- Ensure that the staff and sailors involved have a support structure available; family, friends, and loved ones.
- Have a counselor or psychologist/psychiatrist contact that can be made available.
- Bring in some outside people to help. Board members and parents can be particularly valuable – you will need people who are close to the situation but removed enough to think clearly.
- Different people will have different responses to stress and loss. Recognize that everyone will not react the same way, and that’s OK.
Crisis management is about being prepared before the crisis. Know what your support structure is and be ready to use it. The stress following a tragedy is too much for one person to handle. Our response was a collaborative effort between our staff, Junior and Senior Club boards, neighboring yacht clubs, and many other people who were working together. I am very grateful for the support I continue to receive, and hope that our experience can help other clubs be prepared to deal with a crisis.
* IMPORTANT NOTICE:
For many of us, sailing offers a lifetime of challenges and rewards, but we sometimes forget, like many other sports, sailing is not without risk. Today, a tragedy of the worst kind occurred as a participant in the SSA Junior Sailing Program capsized and drowned in a horrific accident. Although coaches and emergency teams quickly responded, the victim could not be resuscitated.
At this time, our thoughts and prayers are with the victim and her family. We collectively will be mourning this great loss as well as providing our deepest sympathy. Additionally, we ask everyone to provide support to the junior sailors as well as their coaches as they cope with the shock and sorrow associated with the accident. Sadly, we are reminded of the fragility of life and how it can often be taken in a moment.
The Junior Sailing Program will be closed tomorrow as the club grieves over this loss and assesses the next steps in the healing process. Additionally, there will be a meeting Monday, June 27, at 9:00 AM and 12:00 PM for the parents of participants in the respective morning and afternoon classes to answer any questions.
SSA Junior Program Director
** “Reflecting on this Tragedy with Disbelief” By Hal Whitacre, Commodore, Severn Sailing Association, June 26, 2011
The last several days have been notably some of the most challenging of my life. As the Commodore of Severn Sailing Association, I am faced with great responsibilities relating to the loss of a fellow sailor. Even more difficult for me, as a father of three children, are the haunting emotions and sympathy I feel for the grieving family of Olivia Constants, a young sailor on our junior race team who lost her life in a sailing accident last Thursday.
I can only reflect on this tragedy with disbelief. Surely we all often think of the dangers of the sea as we venture from the dock. Seldom, though, do we hear of a life-threatening event occurring in our local sailing community. In general, accidents of this magnitude are rare and this one involved experienced sailors and competent instructors. However, the rarity of such an accident is no comfort to me or any other parent.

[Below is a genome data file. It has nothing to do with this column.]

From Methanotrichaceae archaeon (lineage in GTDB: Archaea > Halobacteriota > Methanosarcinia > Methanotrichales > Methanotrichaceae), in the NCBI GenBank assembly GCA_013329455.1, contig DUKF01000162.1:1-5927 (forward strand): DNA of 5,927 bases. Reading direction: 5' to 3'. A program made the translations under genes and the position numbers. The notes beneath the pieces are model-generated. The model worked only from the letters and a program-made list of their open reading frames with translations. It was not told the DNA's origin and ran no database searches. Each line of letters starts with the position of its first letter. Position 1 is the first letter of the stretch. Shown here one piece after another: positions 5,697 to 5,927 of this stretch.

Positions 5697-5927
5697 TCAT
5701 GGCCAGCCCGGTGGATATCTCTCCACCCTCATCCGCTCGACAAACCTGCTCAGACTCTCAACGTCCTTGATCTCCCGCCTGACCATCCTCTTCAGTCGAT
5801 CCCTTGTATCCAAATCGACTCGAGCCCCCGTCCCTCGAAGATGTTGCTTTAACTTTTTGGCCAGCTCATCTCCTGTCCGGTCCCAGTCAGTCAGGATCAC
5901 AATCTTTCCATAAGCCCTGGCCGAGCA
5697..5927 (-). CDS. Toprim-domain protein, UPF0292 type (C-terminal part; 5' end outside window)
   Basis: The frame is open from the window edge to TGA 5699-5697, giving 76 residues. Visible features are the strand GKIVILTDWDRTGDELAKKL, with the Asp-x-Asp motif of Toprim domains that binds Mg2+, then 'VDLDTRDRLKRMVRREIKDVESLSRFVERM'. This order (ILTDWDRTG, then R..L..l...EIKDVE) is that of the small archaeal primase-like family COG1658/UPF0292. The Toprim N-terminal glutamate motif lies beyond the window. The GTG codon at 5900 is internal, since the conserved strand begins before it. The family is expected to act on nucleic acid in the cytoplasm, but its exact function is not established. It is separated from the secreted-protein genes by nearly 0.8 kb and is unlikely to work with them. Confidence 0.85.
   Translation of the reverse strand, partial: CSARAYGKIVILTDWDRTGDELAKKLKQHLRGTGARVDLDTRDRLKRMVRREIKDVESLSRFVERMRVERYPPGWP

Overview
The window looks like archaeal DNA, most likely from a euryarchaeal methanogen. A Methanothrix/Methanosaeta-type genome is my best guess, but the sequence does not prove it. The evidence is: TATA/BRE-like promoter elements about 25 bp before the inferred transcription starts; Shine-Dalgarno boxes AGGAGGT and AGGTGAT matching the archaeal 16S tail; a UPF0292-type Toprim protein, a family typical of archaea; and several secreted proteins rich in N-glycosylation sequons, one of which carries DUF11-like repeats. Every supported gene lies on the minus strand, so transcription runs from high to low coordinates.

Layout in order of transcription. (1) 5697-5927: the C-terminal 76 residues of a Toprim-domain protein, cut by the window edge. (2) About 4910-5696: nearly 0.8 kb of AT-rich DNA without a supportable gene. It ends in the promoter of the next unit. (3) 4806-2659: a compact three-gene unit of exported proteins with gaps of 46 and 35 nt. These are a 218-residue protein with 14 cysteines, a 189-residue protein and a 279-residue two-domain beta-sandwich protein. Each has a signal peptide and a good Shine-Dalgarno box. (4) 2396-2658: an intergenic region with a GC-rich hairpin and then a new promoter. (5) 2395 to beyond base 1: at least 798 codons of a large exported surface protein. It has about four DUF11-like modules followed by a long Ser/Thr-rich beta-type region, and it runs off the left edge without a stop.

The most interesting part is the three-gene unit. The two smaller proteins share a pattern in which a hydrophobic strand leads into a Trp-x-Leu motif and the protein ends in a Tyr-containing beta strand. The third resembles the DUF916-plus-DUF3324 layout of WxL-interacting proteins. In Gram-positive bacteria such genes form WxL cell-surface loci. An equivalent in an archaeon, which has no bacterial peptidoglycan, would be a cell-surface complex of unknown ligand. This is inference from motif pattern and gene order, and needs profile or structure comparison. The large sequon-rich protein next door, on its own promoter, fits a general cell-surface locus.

My understanding thus far is that the 420 capsized to windward while sailing downwind, and then rolled into a "turtled" position (mast pointing downward). The coach immediately approached the boat, radioed for additional assistance, and worked diligently to dislodge Olivia, who at that moment appeared to be unconscious. Concurrently, another instructor phoned 911. Once she was retrieved from the water, coaches immediately performed CPR and proceeded to the Naval Academy's seawall, which was the nearest point of land, to meet the emergency response team. Unfortunately, Olivia could not be resuscitated.
At this point the exact cause of Olivia's drowning is unknown and under investigation by Maryland DNR.
Conditions at the time were excellent for training, and both sailors have sailed, and capsized, in much rougher conditions. Both Olivia, her skipper, and all coaches were wearing their PFDs, in accordance with our Junior Program Rules.
The Severn Sailing Association's junior sailing program has a history of over 50 years of producing world-class sailors, from local champions to Olympic sailors; with thousands of students having safely completed the program. The current junior program, consistent with our past programs, is committed to making sailing accessible to the public and to help those wanting to pursue higher levels in the sport. Our sailing program director and his coaches have a passion to teach, and hold safety as a top priority.
As a result of this incident we are reviewing and critiquing our safety procedures and equipment. As with any incident such as this, a greater light is shown on safety and with this focus good safety measures can be made even better. As this incident has had far reaching impact within the greater junior sailing community, we have reached out to other junior programs to both tell them our current safety thinking and to glean any additional information they may have to contribute. We intend to have an independent, expert, organization perform a safety review of our junior program equipment and procedures and will share our findings with the greater sailing community.
I have been in contact with the Constants family and they are very appreciative of the outpouring of support and love expressed for Olivia. I am grateful for the outpouring of support from the community. There has been a clear message encouraging the club to continue with the current program and its positive contributions to youth instruction and the promotion of sailing. We appreciate your support of our program, and particularly to our staff.
Olivia will be greatly missed by everyone. Our thoughts and prayers remain with her family.
The United States Sailing Association (US Sailing), the national governing body for sailing, provides leadership, integrity, and growth for the sport in the United States. Founded in 1897 and headquartered in Portsmouth, Rhode Island, US Sailing is a 501(c) (3) non-profit organization. US Sailing offers training and education programs for instructors and race officials, supports a wide range of sailing organizations and communities, issues offshore rating certificates, and provides administration and oversight of competitive sailing across the country, including National Championships and the US Sailing Team Sperry Top-Sider. For more information, please visit www.ussailing.org.